Tree fern frond ("fiddlehead") by the Akatarawa River, New Zealand. These unopened fronds are edible but must be roasted first to remove shikimic acid.

It is not certain how many species of tree fern there are but it is likely to be around a thousand. Although new species are discovered in New Guinea with each botanical survey, many species throughout its range have become extinct in the last century as forest habitats have come under pressure from human intervention.

Threats to tree ferns

While many ferns are able to achieve a widespread distribution because of their spore reproduction, tree fern species tend to be very local. This makes their species much more susceptible to the effects of local deforestation. It is not known why species are not more widespread, especially considering that they have sufficient height to have a greater chance of getting spore into the wind stream.[citation needed]

Where feral pigs are a problem, such as in some Hawaiian rainforests, they will knock over tree ferns to root out the starchy pith, killing the plant.[3]

Non-Cyatheales tree ferns

Outside of the Cyatheales a few ferns in other groups could be considered tree ferns, such as several ferns in the family Osmundaceae that can achieve short trunks under 1 metre (3.3 ft) tall. A few species in the genera Blechnum, Leptopteris, Sadleria and Todea could also be considered tree ferns in a liberal interpretation of the term.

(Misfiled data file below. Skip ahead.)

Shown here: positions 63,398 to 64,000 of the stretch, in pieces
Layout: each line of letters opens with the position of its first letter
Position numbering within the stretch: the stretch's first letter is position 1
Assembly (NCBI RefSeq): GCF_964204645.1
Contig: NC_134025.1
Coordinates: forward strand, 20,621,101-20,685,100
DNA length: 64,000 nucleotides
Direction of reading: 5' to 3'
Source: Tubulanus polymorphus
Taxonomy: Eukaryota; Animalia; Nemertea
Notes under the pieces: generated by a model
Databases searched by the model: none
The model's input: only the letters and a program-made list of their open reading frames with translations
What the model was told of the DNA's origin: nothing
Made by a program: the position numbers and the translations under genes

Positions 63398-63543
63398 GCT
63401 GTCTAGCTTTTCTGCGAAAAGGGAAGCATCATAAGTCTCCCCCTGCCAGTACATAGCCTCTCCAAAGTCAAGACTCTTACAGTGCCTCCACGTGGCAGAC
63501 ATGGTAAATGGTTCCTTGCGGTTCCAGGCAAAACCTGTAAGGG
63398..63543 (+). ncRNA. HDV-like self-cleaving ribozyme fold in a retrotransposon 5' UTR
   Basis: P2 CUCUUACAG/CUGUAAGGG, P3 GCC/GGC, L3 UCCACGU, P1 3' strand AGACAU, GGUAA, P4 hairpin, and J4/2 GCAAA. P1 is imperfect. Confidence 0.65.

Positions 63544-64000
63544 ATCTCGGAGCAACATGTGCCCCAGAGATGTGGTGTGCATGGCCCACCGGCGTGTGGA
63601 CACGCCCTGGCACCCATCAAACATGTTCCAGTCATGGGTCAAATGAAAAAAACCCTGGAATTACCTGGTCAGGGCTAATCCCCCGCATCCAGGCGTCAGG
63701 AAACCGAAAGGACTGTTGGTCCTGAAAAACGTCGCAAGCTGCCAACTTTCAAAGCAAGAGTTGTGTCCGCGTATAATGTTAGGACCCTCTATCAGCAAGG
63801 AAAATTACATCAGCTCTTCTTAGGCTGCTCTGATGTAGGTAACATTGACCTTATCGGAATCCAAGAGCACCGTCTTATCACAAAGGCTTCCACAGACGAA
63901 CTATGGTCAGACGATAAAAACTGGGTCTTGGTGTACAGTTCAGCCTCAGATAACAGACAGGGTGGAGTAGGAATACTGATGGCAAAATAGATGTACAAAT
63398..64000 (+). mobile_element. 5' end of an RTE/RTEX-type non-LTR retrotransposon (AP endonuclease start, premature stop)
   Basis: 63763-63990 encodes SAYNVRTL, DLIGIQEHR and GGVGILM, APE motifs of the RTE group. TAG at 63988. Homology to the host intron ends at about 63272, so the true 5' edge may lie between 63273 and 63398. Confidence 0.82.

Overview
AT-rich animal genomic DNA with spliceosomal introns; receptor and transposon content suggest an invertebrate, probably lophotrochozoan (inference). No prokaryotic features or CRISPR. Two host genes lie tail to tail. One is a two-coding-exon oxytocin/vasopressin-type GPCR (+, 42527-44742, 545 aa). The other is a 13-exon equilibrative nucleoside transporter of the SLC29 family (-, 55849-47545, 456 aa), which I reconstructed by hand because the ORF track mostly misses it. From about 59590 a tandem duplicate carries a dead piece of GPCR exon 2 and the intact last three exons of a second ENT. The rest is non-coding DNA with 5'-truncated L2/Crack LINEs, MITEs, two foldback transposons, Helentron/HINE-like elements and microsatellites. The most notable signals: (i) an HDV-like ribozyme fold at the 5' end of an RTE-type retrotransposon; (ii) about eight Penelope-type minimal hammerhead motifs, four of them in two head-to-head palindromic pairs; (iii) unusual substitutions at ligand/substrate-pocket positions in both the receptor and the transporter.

The families that constitute Cyatheales have been relatively firmly established as a clade by DNA sequencing and morphological studies. The order Plagiogyriales, which contains the family Plagiogyriaceae, is most closely related to the Cyatheales, not to the Osmundales as had been previously supposed.

Transplanted Dicksonia antarctica tree ferns at Combe Martin Wildlife and Dinosaur Park, Devon, England.


The following phylogram shows a possible relationship between the Cyatheales families and their genera.[4][1][5]




























  1. 1.0 1.1 P. Koral et al. 2007 Petra Korall, David S. Conant, Jordan S. Metzgar, Harald Schneider, Kathleen M. Pryer: "A Molecular phylogeny of scaly tree ferns (Cyatheaceae)." American Journal of Botany 94(5): (2007) 873–886
  2. Judd, W.S., C.S. Campbell, E.A. Kellogg, P.F. Stevens, and M.J. Donoghue (Eds.) 2008. Plant Systematics: A Phylogenetic Approach, Third Edition. Sinauer Associates, Sunderland, Massachusetts, USA.
  3. Baskin, Yvonne (2003). A Plague of Rats and Rubbervines: The Growing Threat of Species Invasions. Island Press. pp. 74–75. ISBN 978-1-55963-051-1. 
  4. P. Koral et al. 2006 Petra Korall, Kathleen M. Pryer, Jordan S. Metzgar, Harald Schneider, David S. Conant: "Tree ferns: Monophyletic groups and their relationships as revealed by four protein-coding plastid loci." Molecular Phylogenetics and Evolution 39 (2006) 830–845
  5. S. Lehtonen 2011 Samuli Lehtonen: "Towards Resolving the Complete Fern Tree of Life" PLoS ONE 6(10): e24851. doi:10.1371/journal.pone.0024851 (13 Oct 2011)